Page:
Davis jumps on that narrative. She’d much rather be the luminescent artistic talent shunned for being too Real, too True than for being an aging black woman who won’t be featured in Maxim/GQ any time soon – at least not covering her nipples with her fingertips.

      To quote the Redskins, “You’ve never had it so good: the favourite phrase of those who’ve always had it better.” is the narrative middle-aged white Hollywood offers Davis, and she laps it up, because it’s a lot more congenial in that situation than the/a True Story.

      • HP says:

        I didn’t mean she’s more Black (because that’s what people actually mean by the phrase, regardless of what they say/the fact that there’s white people in Africa). I was just explaining an earlier comment.

        Of course, on top of that all is the simple fact that “Black” itself is an identity independent of actual racial heritage/skin tone.

  5. thestage says:

    the comments right here are worse than whatever might be in that video, I’m almost certain of it.

  6. HP says:

    And yet you have nothing to offer. Not even “nothing of substance” or “nothing of value”, just nothing – no thought whatsoever on what was presented, or even semi-rational response to comments, just that they’re “worse” than a video you didn’t watch.

  7. Nachlasse says:

    Yet, look at Clooney. Why did he break out into a rant, and especially about how producers “dumb it down” for all their shows? I mean, isn’t it already a given that every show tries to gain a wider accessible audience? It’s common knowledge that is way past its prime and especially so for all these actors. So why bring it up now?

    I believe George (can I call him George?) is subconsciously trying to hold and steer the conversation back to the realm of the actors. The realm where they are all comfortable again and it helps that this rant is something all the actors have felt in common. George’s choice of speech was then a reaction to the even further anxiety caused by Theron.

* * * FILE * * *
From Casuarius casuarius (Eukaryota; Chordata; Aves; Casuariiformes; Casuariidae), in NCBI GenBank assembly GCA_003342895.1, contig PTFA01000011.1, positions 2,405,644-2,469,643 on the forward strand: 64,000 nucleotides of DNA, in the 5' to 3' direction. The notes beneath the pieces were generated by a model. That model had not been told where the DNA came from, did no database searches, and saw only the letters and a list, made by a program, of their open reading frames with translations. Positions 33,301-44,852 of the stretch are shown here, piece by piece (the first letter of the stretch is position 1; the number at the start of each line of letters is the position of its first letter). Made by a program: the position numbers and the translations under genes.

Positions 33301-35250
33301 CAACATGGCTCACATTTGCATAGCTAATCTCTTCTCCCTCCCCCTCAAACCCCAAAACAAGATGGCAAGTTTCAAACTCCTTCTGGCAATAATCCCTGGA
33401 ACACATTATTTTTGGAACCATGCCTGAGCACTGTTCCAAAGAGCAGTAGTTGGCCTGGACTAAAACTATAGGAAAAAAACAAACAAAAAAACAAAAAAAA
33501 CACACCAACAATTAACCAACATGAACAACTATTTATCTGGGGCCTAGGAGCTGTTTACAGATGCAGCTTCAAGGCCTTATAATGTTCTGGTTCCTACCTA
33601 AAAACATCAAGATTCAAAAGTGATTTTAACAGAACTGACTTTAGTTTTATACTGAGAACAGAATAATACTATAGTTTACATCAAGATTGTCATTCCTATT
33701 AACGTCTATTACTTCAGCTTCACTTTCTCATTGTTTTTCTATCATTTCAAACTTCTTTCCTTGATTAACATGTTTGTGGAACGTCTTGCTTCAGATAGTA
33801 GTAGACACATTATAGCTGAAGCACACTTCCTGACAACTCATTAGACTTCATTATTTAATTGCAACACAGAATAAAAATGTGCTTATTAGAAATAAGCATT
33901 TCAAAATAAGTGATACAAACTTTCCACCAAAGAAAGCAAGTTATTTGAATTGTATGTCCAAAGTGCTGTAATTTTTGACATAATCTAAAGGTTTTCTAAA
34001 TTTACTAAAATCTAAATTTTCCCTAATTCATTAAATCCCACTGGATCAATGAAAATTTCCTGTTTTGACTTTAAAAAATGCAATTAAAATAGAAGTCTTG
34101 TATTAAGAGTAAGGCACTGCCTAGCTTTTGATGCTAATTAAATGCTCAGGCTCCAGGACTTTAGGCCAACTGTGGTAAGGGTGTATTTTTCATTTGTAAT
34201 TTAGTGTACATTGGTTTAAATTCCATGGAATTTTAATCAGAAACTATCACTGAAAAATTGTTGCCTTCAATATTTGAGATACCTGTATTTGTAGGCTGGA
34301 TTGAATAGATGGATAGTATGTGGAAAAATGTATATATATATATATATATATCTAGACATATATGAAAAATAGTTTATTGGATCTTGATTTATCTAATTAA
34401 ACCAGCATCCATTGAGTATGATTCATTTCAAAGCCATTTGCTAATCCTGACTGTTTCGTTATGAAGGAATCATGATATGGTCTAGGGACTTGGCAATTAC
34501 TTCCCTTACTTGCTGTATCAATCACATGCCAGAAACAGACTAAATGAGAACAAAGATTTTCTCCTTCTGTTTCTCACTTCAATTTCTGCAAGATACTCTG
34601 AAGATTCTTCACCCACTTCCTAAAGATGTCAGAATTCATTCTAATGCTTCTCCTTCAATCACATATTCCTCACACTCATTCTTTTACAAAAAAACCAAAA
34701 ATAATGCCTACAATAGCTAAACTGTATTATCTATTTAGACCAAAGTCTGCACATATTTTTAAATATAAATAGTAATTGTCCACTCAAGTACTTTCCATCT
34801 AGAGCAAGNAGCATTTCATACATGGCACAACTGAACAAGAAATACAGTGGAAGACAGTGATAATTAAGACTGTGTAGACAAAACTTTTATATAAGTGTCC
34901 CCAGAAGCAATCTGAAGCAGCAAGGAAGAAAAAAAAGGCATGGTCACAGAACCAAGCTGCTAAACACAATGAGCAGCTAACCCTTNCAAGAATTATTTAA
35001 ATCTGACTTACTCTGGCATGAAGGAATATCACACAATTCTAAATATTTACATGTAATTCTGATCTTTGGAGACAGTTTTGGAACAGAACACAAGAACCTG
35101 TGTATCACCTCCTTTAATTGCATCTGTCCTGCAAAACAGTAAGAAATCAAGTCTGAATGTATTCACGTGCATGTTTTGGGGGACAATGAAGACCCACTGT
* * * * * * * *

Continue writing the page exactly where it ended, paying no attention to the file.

Michael Fassbender’s question perhaps served the same kind of purpose by trying to lure the conversation where everybody could nod their head to what Viola had to say, as long as it’s something everyone’s comfortable talking about.

    • Medusa says:

      Not to mention how Clooney totally interrupted Fassbender because what he had to say was soooo much more important. He wasn’t even listening to Fassbender, he was just waiting for a moment to hear himself talk.

      And he keeps bringing the conversation back to sex, because that’s what he really cares about. He’s lying. Of course the actress he wanted to work worth would be someone he’d want to fuck, and of course that is why he wanted to work with her, even if he doesn’t plan to actually fuck her. But then he placed all the blame onto the studio head? It’s like he doesn’t realize that he is that white man, he is the targeting demographic, and he is what they use to target that demographic. You can’t make a Clooney movie without a female that people would want to fuck.

      Serious cognitive dissonance.

  8. alexeyconrad says:

    Viola Davis is not hot. You’re own analysis tarnishes an individual’s perception of the video just as much as the video creates one. You’re also part of the problem. You’re narrative gets in the way as well, but more insidiously, by disguising itself as deconstruction or a clearer truth.

    Viola Davis is the woman men who couldnt fuck Charlize Theron would fuck.